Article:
India spent just $64 billion on defense in 2020 amid standoff with the Chinese in Ladakh as per International Institute for Strategic Studies (IISS) review. The United States spent $738 billion on defense and spent China $193.5 billion. India is in the third spot, followed by Great Britain (61.5) Russia (60.6 billion). The defense spending in 2020 rose 3.9% to $1.83 trillion.
Among the factors affecting defense budgets are the wars in Libya, Syria, and Yemen. Turkey provided military support to the recognized government in Libya, while opposition forces were supported by Egypt, Russia, and the UAE. In the Syrian province of Idlib, the Turkish army first clashed with government troops in February, and in late 2020 began a joint patrol with Russia. In Yemen, the Hussites were supported by Iran, which provided them, in particular, with cruise missiles.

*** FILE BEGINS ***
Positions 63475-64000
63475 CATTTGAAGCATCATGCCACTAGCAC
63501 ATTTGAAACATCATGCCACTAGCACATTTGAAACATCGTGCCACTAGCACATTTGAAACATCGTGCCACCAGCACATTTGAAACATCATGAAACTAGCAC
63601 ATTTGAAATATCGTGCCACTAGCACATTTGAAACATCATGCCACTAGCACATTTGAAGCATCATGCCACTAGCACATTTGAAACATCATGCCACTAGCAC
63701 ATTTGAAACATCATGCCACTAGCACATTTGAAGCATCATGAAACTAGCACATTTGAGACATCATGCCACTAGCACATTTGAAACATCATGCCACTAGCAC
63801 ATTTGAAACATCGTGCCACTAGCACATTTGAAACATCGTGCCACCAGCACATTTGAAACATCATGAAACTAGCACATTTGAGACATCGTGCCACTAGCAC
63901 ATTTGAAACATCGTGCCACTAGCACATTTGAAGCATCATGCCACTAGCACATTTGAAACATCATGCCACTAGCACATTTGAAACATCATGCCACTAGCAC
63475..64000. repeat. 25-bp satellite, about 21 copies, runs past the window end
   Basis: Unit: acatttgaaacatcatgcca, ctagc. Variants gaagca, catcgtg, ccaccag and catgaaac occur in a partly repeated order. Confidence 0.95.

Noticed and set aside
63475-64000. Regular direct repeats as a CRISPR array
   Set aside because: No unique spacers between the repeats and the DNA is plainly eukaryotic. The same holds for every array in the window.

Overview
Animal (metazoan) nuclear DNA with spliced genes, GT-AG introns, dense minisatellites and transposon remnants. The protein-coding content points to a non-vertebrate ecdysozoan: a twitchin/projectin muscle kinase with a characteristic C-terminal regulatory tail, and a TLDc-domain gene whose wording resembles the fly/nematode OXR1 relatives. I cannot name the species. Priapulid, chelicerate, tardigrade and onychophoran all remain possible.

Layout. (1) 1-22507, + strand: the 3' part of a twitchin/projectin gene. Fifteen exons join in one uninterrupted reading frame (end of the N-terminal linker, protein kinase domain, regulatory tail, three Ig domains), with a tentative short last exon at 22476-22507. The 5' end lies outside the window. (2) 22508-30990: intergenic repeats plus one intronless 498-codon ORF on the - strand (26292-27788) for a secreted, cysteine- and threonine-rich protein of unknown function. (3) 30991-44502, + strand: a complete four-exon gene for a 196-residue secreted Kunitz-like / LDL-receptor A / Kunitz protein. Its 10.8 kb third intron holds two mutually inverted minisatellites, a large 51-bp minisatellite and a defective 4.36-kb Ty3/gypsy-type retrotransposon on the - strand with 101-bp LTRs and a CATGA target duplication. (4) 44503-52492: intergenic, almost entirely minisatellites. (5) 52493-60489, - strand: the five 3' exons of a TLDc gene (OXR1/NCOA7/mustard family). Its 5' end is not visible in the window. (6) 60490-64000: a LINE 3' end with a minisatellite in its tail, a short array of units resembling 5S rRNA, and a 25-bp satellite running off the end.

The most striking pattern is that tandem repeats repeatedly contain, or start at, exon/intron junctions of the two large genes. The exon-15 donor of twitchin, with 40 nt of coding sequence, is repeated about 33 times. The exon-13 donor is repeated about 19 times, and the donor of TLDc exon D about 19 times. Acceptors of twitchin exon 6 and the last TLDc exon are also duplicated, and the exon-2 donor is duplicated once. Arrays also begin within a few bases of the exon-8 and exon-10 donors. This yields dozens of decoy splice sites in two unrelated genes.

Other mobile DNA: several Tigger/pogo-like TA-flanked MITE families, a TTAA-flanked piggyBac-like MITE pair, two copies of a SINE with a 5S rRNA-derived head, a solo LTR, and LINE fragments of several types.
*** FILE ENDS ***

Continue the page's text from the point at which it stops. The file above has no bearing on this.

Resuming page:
The review mentions the war in Ukraine, as well as in Africa, in particular in the Sahel, Ethiopia, and Nagorno-Karabakh, where “the old conflict flared up again when Azerbaijan regained part of its territory.”
The military balance in the world has been significantly affected by the pandemic, according to the authors of the review. In particular, the governments of France and Germany have increased spending to support local defense suppliers. Most countries that have announced their budgets for 2021 have retained defense appropriations.
The sharpened perception of the threat in Europe, the survey said, “contributed to increased defense spending in Europe after Russia’s seizure of Crimea in 2014 and its involvement in the conflict in eastern Ukraine.” European members of NATO have increased defense budgets to 1.64% of GDP (in 2014 this figure was 1.25%). At the same time, NATO’s requirement to spend 2% of GDP on defense has been met by only nine European members.